Lebanon holds over 7.5 million in population in about 10,452 Km2 space area. This is fairly small compared to other countries and yet it has been largely prejudiced by misconceptions.
It hasn’t helped that the international media stream as well as certain Hollywood-made movies tend to spread these misconceptions and even add to them by creating ones, let alone depicting an unflattering image of Lebanon and even its people.
We could name a few prejudicial movies that have done their shares of staining Lebanon’s image or spreading falsehoods, but, hey, let’s not promote them by naming them.
Let’s instead go through these common misconceptions and prove them wrong:
It has been an unfortunate topic in the west, especially the western media in recent times, to refer to all Middle Easterns including Lebanese as people of dark skin, or “brown” somehow somewhat. It is not only racist but untrue.
Lebanon, opposite to popular belief, is multi-lingual. The majority of people speak at least 2 to 3 languages quite fluently – Arabic-Lebanese, English, French, and even Armenian – and on a daily basis.
If you know someone Lebanese, they’re much more likely to speak a language that is a mix of everything – Lebanese created and very common in everyday communication.
This misconception is most specific to outsiders or those who haven’t visited Lebanon for the most part (or don’t tune in to 961 to see the natural wonders of the country).
The cedar tree, centered in the Lebanese flag, should be an obvious analogy but some still seem to wonder.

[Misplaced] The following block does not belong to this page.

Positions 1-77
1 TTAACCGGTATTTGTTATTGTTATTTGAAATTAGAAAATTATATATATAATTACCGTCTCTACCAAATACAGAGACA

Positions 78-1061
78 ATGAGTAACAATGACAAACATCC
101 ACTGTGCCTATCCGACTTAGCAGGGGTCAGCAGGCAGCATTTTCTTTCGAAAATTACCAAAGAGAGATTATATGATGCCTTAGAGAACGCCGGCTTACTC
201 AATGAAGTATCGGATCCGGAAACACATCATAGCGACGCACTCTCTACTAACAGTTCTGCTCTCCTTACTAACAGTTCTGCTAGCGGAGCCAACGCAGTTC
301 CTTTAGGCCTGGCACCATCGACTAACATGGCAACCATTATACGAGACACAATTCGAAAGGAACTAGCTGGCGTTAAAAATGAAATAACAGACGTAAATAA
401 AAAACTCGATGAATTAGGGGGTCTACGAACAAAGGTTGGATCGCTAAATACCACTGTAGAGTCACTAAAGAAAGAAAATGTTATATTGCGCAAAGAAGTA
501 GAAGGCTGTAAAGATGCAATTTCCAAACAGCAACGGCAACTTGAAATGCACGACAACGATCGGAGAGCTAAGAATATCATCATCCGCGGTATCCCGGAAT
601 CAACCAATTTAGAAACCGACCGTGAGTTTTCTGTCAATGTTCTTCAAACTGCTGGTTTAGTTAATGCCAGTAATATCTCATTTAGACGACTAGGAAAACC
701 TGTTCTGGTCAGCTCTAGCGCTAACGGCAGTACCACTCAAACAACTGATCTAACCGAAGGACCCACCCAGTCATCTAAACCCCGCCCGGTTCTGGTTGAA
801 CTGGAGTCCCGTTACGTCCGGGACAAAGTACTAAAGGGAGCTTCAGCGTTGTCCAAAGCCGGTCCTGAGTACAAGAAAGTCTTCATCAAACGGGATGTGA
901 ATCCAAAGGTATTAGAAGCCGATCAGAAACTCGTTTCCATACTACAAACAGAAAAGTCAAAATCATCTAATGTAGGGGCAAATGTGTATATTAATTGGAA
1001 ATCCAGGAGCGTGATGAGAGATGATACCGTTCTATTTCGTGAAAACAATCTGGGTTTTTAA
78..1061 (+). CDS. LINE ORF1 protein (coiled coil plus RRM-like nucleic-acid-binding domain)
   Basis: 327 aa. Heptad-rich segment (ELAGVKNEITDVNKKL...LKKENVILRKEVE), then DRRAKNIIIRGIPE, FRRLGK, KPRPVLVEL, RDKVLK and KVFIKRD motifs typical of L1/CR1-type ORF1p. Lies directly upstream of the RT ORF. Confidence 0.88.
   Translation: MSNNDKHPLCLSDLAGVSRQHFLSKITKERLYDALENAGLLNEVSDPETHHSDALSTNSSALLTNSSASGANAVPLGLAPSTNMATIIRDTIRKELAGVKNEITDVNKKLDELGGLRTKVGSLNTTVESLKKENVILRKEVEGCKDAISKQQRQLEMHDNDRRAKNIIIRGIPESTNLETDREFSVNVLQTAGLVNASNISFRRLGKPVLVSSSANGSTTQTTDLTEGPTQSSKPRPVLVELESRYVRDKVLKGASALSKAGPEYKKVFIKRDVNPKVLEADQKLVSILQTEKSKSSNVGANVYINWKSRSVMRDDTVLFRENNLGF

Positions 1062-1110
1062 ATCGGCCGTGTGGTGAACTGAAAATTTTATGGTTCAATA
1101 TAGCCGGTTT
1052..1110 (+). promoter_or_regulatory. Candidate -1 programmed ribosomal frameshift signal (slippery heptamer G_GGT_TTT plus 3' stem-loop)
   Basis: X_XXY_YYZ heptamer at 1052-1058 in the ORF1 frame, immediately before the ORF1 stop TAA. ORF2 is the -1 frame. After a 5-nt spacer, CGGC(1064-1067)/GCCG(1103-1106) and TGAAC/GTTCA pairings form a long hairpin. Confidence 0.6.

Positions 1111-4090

For a fact, Lebanon holds a large area of green, nature reserves, and rolling hills. It contains excellent blues, gorgeous lakes and rivers, and a stunning mix of mesmerizing beaches and snowy winter mountains.
Lebanon is quite the opposite of strict and scary. Anyone who knows Lebanon well will tell you that the people here are one of the most hospitable and welcoming in the world. They will invite you to their homes, feed you the tastiest of Lebanese cuisine, and even take you for a free tour around.
Lebanon is always misinterpreted as being a dangerous country because of internal political conflicts and constant tension with Israel. However, unlike many countries deemed “highly developed,” Lebanon is practically safe. No racial crimes, no school mass shootings, no teen delinquency in the streets, and so on.
There have been thefts in recent times due to the dire economic crisis but the internal security forces are monitoring.
Lebanon is also a rich cradle of arts and literature, which it has been exporting to the world before even the ‘new world’ existed, including historical legends which continue to be taught in universities and schools across the globe.
Most NGOs in Lebanon are run by women. Their active presence in the Lebanese Revolution of recent times was striking. They fight oppression and corruption with the same determination and passion as their male peers.
And this is not new. As history recorded, Lebanese women had a crucial role in Lebanon obtaining its independence in 1942.
To summarize it all, if you haven’t visited Lebanon yet, do plan to do so and get amazed at how wonderful this small country is.